Peru Jumbo Flying Squid

Fishery Improvement Projects

Peru Jumbo Flying Squid

  • Species Name: Jumbo Squid (Dosidicus gigas)
  • Location/Region: Peru Territorial Waters (200 nautical miles) and International Water of the Eastern Pacific Ocean
  • Gear Type: Squid jig
  • Volume: 456,185 MT (2022)

© Transmarina
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Peru Jumbo Flying Squid

FIP Stage: 4 (FIP Implementation)
Progress Rating: C (Some Recent Progress)
Start Date: February 2018
Last Updated: September 2023

The Jumbo squid fishery is the largest artisanal fishery in Peru in terms of landings and has the highest socioeconomic importance due to the number of fishers involved. More than 30% of the catches are exported to US and EU markets.

Critical issues challenging this fishery include the high number of unlicensed vessels targeting squid, and lack of effective national and international management of this highly migratory species.

The active involvement of FIP Stakeholders, including Peruvian authorities, the National Society of Industries (SNI), and Spanish, French, and US seafood businesses, as well as FIP Participants drives improvements against the Marine Stewardship Council standard.

Jumbo Squid catch in Peru

© Luis Carrera | WWF Peru


FIP efforts address governance, fishing practices, and environmental impacts of the fishery so that it can meet the MSC standard. This work is steered by FIP participants and FIP stakeholders and includes:
  • Improving monitoring procedures of the fleet to improve the collection of data to inform the stock assessment.

  • Establishing and strengthening fishing cooperatives and working with them to obtain fishing licenses and improve their collection of catch data by piloting a new mobile electronic catch documentation system.

  • Working with the Peruvian government and the South Pacific Regional Fishery Management Organization (SPRFMO) to improve the management and governance of the fishery.


We encourage action across the supply chain to support FIP progress. A FIP Participant is an industry member that is part of the seafood supply chain for the FIP product and is actively engaged in supporting the FIP.

How Can I Become a FIP Participant?

A FIP Participant is an industry member that is part of the seafood supply chain for the FIP product (e.g., retailers, food service providers, suppliers, manufacturers, etc.) and is actively engaged in supporting the FIP. WWF-US encourages support of FIP participants, and will acknowledge FIP Participants on our sustainable seafood website and in other communications regarding our FIP work.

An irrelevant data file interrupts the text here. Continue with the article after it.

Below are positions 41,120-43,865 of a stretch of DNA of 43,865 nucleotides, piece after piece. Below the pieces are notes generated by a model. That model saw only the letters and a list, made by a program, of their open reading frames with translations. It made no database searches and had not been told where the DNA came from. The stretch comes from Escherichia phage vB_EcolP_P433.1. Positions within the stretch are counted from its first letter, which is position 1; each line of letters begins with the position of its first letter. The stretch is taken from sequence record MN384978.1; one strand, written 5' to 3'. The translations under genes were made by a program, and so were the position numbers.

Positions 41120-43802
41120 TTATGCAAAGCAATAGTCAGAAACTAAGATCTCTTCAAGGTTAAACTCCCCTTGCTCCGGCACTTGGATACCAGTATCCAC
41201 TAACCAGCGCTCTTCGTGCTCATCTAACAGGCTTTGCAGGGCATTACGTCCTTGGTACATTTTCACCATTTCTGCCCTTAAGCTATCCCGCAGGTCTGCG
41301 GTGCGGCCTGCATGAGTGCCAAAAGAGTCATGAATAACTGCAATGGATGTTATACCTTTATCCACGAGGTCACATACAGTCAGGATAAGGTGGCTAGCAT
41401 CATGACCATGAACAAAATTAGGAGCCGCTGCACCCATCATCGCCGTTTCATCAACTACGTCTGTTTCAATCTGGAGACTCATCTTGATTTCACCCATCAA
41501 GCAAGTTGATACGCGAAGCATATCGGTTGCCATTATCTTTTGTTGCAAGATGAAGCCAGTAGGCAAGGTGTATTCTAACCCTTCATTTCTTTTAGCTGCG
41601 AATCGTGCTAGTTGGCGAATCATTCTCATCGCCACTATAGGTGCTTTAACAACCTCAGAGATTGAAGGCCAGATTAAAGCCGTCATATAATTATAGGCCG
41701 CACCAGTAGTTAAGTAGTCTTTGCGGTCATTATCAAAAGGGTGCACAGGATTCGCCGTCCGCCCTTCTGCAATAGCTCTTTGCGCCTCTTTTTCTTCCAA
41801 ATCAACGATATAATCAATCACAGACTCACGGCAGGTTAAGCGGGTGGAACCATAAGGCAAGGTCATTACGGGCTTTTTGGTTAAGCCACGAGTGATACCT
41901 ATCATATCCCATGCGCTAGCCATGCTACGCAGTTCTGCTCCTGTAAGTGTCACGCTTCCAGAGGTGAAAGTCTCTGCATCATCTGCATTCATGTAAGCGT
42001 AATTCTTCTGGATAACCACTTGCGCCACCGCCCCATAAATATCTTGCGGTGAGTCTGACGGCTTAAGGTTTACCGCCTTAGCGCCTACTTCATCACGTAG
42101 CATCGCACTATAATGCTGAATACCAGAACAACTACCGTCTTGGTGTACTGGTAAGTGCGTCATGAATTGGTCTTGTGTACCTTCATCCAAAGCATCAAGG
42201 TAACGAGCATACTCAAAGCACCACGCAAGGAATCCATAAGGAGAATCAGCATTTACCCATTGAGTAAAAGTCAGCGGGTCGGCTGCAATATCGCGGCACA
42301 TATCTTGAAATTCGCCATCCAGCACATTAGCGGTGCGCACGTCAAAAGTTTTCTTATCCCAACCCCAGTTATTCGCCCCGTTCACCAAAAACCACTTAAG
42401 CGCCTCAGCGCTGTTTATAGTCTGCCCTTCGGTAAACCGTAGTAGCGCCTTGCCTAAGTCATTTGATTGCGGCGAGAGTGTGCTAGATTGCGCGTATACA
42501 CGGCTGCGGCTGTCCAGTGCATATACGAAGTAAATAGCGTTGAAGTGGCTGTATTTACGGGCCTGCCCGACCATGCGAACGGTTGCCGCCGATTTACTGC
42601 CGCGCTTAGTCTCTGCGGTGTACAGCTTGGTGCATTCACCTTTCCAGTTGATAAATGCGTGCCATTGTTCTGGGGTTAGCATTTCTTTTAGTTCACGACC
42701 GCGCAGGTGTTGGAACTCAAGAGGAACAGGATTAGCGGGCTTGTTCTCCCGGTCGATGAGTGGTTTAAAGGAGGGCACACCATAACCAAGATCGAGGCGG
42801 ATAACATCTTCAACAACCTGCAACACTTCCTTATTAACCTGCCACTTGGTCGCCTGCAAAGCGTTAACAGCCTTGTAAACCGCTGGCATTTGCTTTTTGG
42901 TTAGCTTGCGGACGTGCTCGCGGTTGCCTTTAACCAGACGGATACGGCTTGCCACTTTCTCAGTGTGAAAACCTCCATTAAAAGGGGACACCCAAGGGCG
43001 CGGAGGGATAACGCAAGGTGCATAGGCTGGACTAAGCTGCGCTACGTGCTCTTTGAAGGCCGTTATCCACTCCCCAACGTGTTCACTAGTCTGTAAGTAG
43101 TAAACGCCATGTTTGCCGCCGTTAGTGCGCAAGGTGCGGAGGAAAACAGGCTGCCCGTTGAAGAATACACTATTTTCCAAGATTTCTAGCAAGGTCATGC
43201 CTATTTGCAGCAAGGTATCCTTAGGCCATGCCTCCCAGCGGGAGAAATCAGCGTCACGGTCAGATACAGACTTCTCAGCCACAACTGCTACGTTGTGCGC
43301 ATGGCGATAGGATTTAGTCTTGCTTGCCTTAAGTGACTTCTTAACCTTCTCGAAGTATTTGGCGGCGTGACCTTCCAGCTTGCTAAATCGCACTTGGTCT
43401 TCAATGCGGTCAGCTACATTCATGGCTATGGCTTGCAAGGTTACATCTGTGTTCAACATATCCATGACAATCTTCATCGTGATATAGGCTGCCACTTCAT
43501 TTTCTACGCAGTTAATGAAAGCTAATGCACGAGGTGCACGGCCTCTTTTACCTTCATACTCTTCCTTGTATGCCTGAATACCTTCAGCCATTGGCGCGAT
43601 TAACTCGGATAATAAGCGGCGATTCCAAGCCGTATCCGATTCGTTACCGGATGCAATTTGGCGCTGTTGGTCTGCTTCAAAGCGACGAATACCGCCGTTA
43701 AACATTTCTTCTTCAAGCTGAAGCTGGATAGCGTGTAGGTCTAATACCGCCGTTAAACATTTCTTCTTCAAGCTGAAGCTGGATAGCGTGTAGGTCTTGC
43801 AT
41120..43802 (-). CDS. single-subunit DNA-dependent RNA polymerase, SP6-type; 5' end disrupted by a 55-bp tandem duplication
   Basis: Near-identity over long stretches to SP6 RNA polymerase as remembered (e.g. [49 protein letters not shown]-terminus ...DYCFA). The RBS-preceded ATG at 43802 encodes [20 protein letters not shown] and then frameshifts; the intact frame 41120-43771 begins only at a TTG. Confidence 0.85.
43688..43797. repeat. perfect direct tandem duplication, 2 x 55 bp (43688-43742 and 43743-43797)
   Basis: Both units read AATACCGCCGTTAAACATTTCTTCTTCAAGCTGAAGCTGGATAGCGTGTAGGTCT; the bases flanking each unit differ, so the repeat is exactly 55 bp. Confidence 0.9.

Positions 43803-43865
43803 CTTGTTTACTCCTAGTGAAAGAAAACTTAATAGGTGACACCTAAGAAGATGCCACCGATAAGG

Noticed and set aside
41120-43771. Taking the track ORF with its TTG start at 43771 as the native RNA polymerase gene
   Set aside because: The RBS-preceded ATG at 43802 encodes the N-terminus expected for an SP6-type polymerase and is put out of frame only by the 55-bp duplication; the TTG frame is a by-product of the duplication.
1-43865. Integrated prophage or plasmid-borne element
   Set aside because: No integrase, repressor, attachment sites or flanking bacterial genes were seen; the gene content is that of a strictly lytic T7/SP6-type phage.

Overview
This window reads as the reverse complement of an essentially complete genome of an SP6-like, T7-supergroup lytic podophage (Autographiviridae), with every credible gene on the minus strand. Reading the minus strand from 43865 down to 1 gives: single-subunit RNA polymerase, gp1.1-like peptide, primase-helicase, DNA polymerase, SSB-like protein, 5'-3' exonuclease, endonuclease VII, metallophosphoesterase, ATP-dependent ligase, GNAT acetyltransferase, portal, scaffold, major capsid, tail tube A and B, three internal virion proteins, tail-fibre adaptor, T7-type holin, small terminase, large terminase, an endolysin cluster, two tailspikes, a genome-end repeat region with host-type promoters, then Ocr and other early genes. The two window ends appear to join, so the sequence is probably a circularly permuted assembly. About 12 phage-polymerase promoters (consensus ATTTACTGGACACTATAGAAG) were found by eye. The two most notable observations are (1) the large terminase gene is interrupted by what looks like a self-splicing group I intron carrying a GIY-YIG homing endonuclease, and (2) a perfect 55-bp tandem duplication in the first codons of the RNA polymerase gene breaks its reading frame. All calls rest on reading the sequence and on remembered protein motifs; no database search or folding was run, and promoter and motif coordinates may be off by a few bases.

To be considered by WWF-US as a FIP Participant the participating entity is expected to follow the WWF-US FIP Participant Policy.

For more information about what a FIP is and how you can play a role, please contact


The Marine Stewardship Council uses 28 performance indicators to assess the sustainability of fisheries. The chart represents the percentage of indicators that would likely pass, pass with conditions for improvement, or fail upon the fishery’s full assessment.

Peru Jumbo Flying Squid FIP Status

Initial Assessment

Implementing Improvements

We use a step-wise process to evaluate the fishery’s performance and identify sustainability issues, and then to implement improvements and report results. Want to dive deeper into this FIP’s progress on each of the MSC performance indicators? Visit



The fishery has achieved the following impacts through improved practices and management
  • Over 800 fishing permits have been issued to boat owners within fishing cooperatives, and the government of Peru expects to issue more than 3,000 additional permits to individual boat owners over the next few years

  • A new framework for the jumbo squid stock assessment has been developed by the Peruvian Institute of the Sea for Peruvian waters which was submitted to the Scientific Committee of the SPRFMO with potential to be expanded to the wider SPRFMO Convention Area.

  • Over 200 fishers from three fishing cooperatives that have obtained their permits are registering their catches through TrazApp, an electronic catch documentation system developed participatively with them and WWF, as part of their obligations to maintain their fishing permits.

Fisherman in Peru reels in jumbo squid

© Luis Carrera | WWF Peru

Peru government cracks down on illegal fishing to protect the country’s squid fishery

July 12, 2018

While most of the fish caught and traded in Peru may be done so legally, over 60% of vessels in Peru’s artisanal mahi and squid fleet are unlicensed and unregistered, making it difficult to verify the products’ provenance.

To address this issue, WWF has been working with the government for the past two years to implement a pilot program to create and strengthen fishing cooperatives which will reduce illegal, unregulated, and unreported (IUU) fishing.


Get Involved

Become a FIP Participant

By signing on to support a FIP you are joining forces with other leaders in the industry that seek to help conserve marine ecosystems, protect livelihoods, and increase the number of sustainable fisheries and the overall supply of sustainable seafood.


© Antonio Busiello | WWF-US